Wayne Smith has passed away.
On Monday February 17, 2014, singer Wayne Smith died at Kingston Public Hospital (KPH) in Kingson, Jamaica, at the age of 48. On the Friday before his untimely passing, Wayne Smith was admitted to the KPH after complaining of stomach pains. His health improved on Sunday, but on Monday it had deteriorated and he died shortly after noon.
It's obvious that most reggae fans identify Wayne Smith with the digital super hit of 1984 "Under Me Sleng Teng" and the LP produced by King Jammy's. In fact, Wayne Smith career started long before the digital riddim explosion in Jamaica. In the late 70s he already recorded with the then only "Prince" Jammy and delivered underground hits like "Life Is Moment In Space" or "Ain't No Me Without U", most of them compiled on two vinyl LPs called "Youthman Skanking" and "Smoker Super".
Wayne Smith began singing in school and in church, where he cultivated his unique vocal technique. After achieving his educational qualifications he began an apprenticeship as an electrical engineer. His training centred around the Papine region of St. Andrew's, where many top performers began their musical careers, including Brigadier Jerry, Sister Nancy, Anthony Malvo and Chaka Demus. Wayne Smith spent his free time at Prince Jammy Sound System, hoping for an opportunity on the mic. His persistence came to fruition and, inspired by the audience's response, Jammy recorded his debut single "Ain't No Me Without U", followed by the dancehall favourites "Change My Mind", "Life Is Moment In Space" and "Ism Skism". He was featured in the reggae documentary "Deep Roots Music", where he is filmed in King Tubby's studio. Like many artists, he began working with other producers including sessions at Channel One, and a series of hits followed including "Smoker Super", versions of "Karma Chameleon" and Dennis Brown's "No More Will I Roam". Later on he returned to working with the newly promoted King Jammy, enjoying success with "Ain't No Meaning" and "Come Along".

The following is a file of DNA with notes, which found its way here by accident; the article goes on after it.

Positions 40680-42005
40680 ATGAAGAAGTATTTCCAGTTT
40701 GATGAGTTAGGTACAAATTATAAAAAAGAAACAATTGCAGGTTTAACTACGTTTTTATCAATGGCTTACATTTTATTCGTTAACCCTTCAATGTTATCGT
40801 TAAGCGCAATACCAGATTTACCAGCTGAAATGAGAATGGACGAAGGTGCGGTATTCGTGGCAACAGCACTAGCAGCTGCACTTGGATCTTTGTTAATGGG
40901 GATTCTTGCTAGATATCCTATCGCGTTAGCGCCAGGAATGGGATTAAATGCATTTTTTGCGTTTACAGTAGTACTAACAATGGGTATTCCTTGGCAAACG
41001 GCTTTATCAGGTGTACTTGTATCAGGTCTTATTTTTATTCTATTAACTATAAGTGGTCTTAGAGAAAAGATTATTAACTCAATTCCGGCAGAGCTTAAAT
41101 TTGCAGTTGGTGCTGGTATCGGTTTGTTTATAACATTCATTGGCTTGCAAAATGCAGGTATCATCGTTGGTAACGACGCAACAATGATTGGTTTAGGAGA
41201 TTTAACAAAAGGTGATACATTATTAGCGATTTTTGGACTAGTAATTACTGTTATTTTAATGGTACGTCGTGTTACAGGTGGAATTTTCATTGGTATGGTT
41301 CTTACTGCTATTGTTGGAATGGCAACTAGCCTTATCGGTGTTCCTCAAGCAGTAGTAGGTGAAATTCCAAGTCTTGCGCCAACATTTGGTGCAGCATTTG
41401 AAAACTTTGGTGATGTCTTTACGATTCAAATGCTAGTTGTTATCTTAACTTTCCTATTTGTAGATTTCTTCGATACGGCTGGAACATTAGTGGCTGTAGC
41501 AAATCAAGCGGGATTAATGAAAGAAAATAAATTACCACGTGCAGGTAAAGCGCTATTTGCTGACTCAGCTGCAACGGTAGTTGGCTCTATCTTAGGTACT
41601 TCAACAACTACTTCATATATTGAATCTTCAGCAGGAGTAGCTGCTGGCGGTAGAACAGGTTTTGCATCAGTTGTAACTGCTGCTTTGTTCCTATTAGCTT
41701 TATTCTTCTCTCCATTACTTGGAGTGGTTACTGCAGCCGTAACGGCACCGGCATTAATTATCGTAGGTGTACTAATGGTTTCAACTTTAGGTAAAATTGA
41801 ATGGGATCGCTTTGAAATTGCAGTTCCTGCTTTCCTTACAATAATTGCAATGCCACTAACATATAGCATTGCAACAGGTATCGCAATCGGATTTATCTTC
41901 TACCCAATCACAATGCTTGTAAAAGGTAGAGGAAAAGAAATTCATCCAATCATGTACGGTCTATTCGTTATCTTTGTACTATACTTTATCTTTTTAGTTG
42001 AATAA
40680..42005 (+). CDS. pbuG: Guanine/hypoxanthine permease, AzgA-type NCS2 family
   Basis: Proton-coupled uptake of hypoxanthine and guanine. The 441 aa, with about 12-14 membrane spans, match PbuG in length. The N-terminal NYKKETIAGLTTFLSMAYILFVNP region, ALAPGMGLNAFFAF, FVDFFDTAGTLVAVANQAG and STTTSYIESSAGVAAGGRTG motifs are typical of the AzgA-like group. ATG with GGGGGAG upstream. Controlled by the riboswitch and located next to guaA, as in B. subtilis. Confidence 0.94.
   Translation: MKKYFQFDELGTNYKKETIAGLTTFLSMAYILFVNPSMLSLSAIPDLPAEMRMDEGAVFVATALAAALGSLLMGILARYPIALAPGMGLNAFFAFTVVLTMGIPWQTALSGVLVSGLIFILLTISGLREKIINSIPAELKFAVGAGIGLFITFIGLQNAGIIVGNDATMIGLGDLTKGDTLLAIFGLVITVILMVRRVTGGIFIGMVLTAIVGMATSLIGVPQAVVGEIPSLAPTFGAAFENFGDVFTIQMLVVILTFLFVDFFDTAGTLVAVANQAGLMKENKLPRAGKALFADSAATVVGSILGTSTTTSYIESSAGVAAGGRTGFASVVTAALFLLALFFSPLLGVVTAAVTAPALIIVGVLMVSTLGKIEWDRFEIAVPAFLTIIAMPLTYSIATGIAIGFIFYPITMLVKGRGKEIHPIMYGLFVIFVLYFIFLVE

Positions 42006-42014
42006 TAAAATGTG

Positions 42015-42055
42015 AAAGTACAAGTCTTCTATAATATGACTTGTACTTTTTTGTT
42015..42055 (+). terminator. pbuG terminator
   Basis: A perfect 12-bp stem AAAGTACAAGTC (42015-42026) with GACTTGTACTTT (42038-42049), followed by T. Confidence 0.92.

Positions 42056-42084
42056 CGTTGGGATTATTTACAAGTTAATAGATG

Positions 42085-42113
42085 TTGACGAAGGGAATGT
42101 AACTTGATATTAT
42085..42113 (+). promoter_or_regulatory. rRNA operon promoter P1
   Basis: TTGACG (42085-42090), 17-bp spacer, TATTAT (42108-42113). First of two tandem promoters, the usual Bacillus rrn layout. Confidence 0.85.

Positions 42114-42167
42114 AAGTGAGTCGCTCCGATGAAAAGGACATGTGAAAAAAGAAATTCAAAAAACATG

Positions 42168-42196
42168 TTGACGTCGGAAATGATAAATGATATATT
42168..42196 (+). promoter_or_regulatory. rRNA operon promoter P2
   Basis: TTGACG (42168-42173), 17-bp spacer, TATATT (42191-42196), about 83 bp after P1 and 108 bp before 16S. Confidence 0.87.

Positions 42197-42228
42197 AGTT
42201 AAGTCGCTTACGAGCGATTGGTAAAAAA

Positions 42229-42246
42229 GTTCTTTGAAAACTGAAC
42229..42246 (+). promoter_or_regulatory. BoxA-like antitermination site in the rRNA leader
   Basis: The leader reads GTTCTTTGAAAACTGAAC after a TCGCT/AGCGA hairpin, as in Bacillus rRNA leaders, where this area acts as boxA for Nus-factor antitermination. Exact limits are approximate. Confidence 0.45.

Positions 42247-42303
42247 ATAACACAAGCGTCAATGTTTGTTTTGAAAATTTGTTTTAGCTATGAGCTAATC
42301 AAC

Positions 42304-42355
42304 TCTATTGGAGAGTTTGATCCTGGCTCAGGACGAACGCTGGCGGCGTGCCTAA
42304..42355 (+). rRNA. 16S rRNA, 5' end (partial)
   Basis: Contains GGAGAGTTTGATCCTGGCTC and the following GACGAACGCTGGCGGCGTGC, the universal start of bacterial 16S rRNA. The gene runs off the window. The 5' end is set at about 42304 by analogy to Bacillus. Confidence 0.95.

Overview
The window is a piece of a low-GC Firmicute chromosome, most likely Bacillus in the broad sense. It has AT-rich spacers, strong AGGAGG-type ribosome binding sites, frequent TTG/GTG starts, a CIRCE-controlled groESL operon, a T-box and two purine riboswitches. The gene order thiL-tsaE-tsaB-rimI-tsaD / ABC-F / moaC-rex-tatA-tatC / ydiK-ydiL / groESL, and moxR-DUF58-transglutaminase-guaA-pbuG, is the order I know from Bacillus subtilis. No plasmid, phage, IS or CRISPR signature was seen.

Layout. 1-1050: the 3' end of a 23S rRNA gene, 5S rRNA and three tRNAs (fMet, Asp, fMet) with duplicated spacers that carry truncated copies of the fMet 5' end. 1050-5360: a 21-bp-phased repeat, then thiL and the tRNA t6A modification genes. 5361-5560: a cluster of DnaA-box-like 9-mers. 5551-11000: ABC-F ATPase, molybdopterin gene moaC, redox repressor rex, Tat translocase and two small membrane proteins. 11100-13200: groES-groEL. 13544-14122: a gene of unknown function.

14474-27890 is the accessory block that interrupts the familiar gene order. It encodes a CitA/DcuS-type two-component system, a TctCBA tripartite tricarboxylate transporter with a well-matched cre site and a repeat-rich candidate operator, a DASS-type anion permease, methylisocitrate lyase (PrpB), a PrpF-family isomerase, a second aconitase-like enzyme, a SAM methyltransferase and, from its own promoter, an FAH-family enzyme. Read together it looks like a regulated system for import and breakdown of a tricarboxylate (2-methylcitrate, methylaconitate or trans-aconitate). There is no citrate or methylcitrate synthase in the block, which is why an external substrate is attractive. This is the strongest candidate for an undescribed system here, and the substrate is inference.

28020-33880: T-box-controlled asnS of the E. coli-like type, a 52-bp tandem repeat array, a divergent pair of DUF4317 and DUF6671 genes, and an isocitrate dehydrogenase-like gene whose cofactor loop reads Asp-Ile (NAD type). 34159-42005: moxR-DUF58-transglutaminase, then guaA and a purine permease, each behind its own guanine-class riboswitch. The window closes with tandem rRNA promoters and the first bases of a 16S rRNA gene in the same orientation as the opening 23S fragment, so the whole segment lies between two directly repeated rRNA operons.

In 1984 he was directly involved in what is considered by many to be a pivotal phase in Jamaican recording industry. There are a number of conflicting stories about how the "Sleng Teng" riddim was discovered, but here's Beth Lesser's version as told in her essential book "King Jammy's": "...While hanging around the music spots of Waterhouse, Wayne came in contact with Noel Bailey. Bailey owned one of those Casio 'Music Boxes', which was essentially a cheap keyboard. Noel was trying to make it as a singer and he used the box to help him practice. One day, after one of these rehearsals, as Wayne Smith remembers, 'On turning on the box, we came across a rock rhythm and decided to slow it down. After that I started to sing on the rhythm. We then lost the rhythm and could not find it again in the box. Noel was determined to find it and spent days until he located the rhythm. This time we made no mistake and went straight to Jammy's. The words of "Sleng Teng" just leap into my mind and the song was done.' It was actually Tony Asher who laid down the final track for the recording." The rest is history...
Since that time, Wayne Smith kept on recording for many other producers including Steely & Cleevie or Ranking Joe's label since he settled in New York. Wayne wass a gifted singer and musician and had his own "Sleng Teng" label. During his first visit to France in 2004 he recorded for the Heartical label and in 2011 he made his first European Tour with Little Lion Sound from Switzerland.
Wayne Smith is survived by his mother, May Coley, five children, three grandchildren, and five brothers and sisters.
Sources: The Virgin Encyclopedia of Reggae, Heartical, Beth Lesser's "King Jammy's", Jamaica Observer, Wikipedia.